Here are reviews and comparisons on many lenses you consider.
    Happy shooting,
  10. I use a 24-70L and a 70-200L. Occasionally, a 50 f/1.4 or f/1.8 and an 85 f/1.8. The most important thing is not the lens but, the pose.

    Casting agents are very picky about that and each year there's a certain look in vogue. For PROMO shots *only* (for magazines, newspaper, interviews, performances, etc...NOT casting agents) you can get more creative and even retouch *some* skin blemishes otherwise it's a definite and big NO-NO.
  11. Casting agents are very picky about that and each year there's a certain look in vogue.. It is Casting DIRECTORS.
  12. Okay ... I'm leaning toward:

    A: $1760

    50mm f/1.4 USM ($310)

    85mm f/1.8 USM ($326)

    100mm f/2 USM ($305)

    135mm f/2.0 L USM ($819)

    or ...

    B: $1673

    50mm f/1.4 USM ($310)

    85mm f/1.8 USM ($326)

    28-70mm/2.8 L USM ($1037)

    Hmmmmm. A or B?

    (The 135 is Canon's 3rd highest rated lens at Photodo at 4.5 out of 5.)
  13. I'm not sure that the 35 f1.4 is actually better at f2.8 or higher than the 35mm f2. It's just
    faster. If you need f1.4 then it's your lens, but if you don't then look hard at the f2. Don't
    be misled by Photodo ratings - they're very uneven.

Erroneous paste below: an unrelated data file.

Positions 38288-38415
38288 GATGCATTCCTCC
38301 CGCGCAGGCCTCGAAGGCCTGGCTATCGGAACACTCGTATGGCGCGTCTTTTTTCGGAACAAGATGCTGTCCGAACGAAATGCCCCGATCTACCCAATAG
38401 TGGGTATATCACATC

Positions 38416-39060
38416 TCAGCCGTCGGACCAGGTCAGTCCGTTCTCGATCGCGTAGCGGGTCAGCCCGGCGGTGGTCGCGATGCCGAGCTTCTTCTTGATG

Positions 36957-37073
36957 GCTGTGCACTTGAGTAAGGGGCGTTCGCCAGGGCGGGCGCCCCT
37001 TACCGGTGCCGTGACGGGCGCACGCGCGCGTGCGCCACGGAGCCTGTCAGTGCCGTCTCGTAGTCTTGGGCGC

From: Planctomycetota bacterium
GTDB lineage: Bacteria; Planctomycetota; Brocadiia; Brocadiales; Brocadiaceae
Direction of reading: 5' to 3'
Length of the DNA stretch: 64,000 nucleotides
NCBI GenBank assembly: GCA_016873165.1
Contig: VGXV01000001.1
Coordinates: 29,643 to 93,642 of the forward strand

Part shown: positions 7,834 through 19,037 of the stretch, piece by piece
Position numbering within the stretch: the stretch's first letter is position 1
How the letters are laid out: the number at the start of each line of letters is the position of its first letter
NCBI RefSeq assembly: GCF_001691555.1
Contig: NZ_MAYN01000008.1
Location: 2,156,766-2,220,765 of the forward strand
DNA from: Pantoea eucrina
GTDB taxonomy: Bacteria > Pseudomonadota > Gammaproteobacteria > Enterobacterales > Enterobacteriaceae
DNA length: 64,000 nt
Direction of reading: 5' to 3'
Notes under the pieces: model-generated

At moderate apertures, on a tripod, there's very very little difference between any of the EF
    prime pairs - 28mm f1.8/f2.8; 35mm f1.4 L/f2; 50mm f1.4/f1.8; 85mm f1.2/f1.8.
  14. Incidentally, here's the way the photos "work": The casting director usually receives an
    actor's photo from their agent or manager (either submitted online or by messenger) in
    response to film, television, or stage roles the c.d. is currently casting. (The casting
    director can also view the actor's photo in the Academy Players Directory casting reference

    As the actor's representatives, it's the agents and/or managers, who often will "help" the
    actor pick out the shots they end up using. The bottom line is 'will the headshot help the
    actor book work'? A good one will.

    Capturing both some depth of realness (rather than a facade) and the suggestion of an
    inner life (rather than bravado) in the subject are two important considerations that a good